Arbovirus Investigations in Argentina, 1977–1980

II. Arthropod Collections and Virus Isolations from Argentine Mosquitoes

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  • * Division of Vector-Borne Viral Diseases, Center for Infectious Diseases, Centers for Disease Control, Public Health Service, U.S. Department of Health and Human Services, P.O. Box 2087, Fort Collins, Colorado 80522
  • Institute of Virology, Faculty of Medical Science, University of Cordoba, Estafeta 32, Cordoba, Argentina
  • Department of Vector Biology, Gorgas Memorial Laboratory, Apartado 6991, Panama 5, Republic of Panama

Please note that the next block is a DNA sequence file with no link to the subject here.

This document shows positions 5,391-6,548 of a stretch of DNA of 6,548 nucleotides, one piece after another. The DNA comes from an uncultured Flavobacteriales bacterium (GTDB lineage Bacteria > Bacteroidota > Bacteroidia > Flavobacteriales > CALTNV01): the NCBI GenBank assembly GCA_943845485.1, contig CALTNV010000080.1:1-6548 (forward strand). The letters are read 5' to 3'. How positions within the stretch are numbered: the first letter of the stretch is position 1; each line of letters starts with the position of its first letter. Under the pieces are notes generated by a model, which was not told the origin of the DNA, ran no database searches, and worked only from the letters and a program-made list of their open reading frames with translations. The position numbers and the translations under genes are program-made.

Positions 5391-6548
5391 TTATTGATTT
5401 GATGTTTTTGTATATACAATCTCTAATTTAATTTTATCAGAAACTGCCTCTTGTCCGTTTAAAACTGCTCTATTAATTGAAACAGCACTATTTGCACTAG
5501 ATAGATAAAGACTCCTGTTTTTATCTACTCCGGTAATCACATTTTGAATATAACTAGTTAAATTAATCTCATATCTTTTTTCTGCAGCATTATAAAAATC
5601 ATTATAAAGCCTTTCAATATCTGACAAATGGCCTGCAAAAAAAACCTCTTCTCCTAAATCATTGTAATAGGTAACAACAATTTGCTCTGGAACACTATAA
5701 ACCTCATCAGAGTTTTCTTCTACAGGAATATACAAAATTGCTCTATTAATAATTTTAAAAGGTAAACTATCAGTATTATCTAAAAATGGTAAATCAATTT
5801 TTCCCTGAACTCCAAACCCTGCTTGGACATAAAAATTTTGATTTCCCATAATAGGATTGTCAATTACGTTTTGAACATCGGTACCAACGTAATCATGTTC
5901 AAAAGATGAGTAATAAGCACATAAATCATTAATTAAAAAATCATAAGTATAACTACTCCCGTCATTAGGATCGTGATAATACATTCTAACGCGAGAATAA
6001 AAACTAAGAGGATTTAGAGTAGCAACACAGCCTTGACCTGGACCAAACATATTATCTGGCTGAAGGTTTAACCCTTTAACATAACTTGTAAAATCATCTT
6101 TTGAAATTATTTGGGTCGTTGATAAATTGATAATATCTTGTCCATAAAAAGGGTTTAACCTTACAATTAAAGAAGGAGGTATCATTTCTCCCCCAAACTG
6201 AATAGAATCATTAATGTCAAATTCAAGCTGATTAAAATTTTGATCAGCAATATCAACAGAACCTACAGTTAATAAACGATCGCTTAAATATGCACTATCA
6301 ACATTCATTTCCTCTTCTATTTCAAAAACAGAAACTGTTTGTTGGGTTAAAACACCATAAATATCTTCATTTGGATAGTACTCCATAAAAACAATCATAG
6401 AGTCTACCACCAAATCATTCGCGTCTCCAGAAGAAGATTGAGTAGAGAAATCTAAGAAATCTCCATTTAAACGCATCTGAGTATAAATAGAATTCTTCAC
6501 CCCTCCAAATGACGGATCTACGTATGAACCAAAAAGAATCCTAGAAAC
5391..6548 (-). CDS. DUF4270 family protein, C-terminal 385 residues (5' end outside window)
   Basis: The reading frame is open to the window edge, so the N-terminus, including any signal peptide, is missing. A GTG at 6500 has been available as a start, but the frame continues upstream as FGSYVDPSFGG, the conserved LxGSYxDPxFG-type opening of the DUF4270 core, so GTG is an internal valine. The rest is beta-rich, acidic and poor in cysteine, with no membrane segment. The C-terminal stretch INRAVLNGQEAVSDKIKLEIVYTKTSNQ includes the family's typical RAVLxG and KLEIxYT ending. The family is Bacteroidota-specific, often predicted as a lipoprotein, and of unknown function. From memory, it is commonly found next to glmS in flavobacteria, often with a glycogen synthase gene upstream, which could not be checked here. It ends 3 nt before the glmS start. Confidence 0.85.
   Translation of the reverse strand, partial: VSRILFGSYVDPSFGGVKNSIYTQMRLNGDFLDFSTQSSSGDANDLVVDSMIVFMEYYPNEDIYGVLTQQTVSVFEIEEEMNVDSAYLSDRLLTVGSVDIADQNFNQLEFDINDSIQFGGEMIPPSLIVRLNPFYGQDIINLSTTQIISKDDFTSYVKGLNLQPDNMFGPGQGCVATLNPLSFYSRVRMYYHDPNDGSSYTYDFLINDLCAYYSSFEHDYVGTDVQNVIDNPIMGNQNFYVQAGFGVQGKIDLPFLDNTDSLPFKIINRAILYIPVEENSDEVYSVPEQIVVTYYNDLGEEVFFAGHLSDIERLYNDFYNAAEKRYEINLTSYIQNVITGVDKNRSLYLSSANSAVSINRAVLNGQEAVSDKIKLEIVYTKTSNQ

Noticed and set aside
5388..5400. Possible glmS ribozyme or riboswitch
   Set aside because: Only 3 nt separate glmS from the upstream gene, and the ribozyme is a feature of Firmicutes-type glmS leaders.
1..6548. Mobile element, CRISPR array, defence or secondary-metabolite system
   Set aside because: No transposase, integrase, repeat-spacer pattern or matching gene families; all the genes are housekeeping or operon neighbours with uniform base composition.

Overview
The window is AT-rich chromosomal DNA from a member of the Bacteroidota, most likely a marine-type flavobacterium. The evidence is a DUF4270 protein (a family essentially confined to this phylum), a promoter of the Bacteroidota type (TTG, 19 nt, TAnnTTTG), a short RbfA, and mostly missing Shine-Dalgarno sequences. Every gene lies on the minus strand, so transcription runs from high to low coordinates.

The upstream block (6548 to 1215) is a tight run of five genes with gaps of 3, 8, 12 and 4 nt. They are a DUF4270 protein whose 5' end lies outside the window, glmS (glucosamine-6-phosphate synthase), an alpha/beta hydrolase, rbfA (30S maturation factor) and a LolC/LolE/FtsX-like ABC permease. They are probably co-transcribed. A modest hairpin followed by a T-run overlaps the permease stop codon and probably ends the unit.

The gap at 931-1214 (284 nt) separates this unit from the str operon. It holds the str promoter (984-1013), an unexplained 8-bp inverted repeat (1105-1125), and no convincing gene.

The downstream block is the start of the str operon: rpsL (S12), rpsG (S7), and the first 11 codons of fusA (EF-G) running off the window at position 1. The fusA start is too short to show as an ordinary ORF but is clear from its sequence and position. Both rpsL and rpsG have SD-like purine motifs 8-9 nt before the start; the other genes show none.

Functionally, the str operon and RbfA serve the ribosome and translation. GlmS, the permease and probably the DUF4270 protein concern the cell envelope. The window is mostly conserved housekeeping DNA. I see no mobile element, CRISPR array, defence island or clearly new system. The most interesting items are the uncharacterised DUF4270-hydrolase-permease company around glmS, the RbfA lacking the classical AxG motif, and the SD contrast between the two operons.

Prospective surveys for arboviruses were carried out in Santa Fe, Corrientes, and Chaco provinces, Argentina, aperiodically during 1977–1980. A total of 313,233 mosquitoes and 598 biting flies other than mosquitoes were collected and tested for virus in 5,197 and 45 pools, respectively. Forty virus strains were isolated, all from mosquitoes, as follows: Santa Fe Province: 4 Gamboa group viruses from Aedeomyia squamipennis, 1 strain each of St. Louis encephalitis virus from Culex pipiens quinquefasciatus and Culex (Culex) spp.; Corrientes Province: a single strain of a newly discovered Anopheles A serogroup virus, Las Maloyas, from Anopheles albitarsis; and Chaco Province: 4 Gamboa group viruses from Ad. squamipennis, 6 strains of new Bunyaviridae (1 Antequera, 1 Barranqueras, and 4 Resistencia) from Culex (Melanoconion) delpontei, 3 strains of a new subtype of western equine encephalitis virus and 1 strain of Para virus from the Cx. (Mel.) ocossa group, 12 strains of a newly discovered subtype (VI) of the Venezuelan equine encephalitis complex from Cx. (Mel.) delpontei, and 1 strain each from Ad. squamipennis, Aedes scapularis, Ae. spp., Cx. (Cux.) spp., Cx. (Mel.) ocossa group, Mansonia spp., and Psorophora spp. Bloodmeals from 265 engorged mosquitoes were identified by precipitin test. These data, coupled with data on engorgement rates for 25,995 mosquitoes from bait collections, provide information on the host feeding patterns of several mosquito species. This information is discussed, along with data on relative abundance of mosquito species, within the context of the vector relationships of the species from which viruses were isolated. The association of Cx. (Mel.) delpontei with 18 strains of 4 different viruses in Chaco Province, plus its catholic feeding habits, clearly indicate for the first time the importance of this species as an arbovirus vector.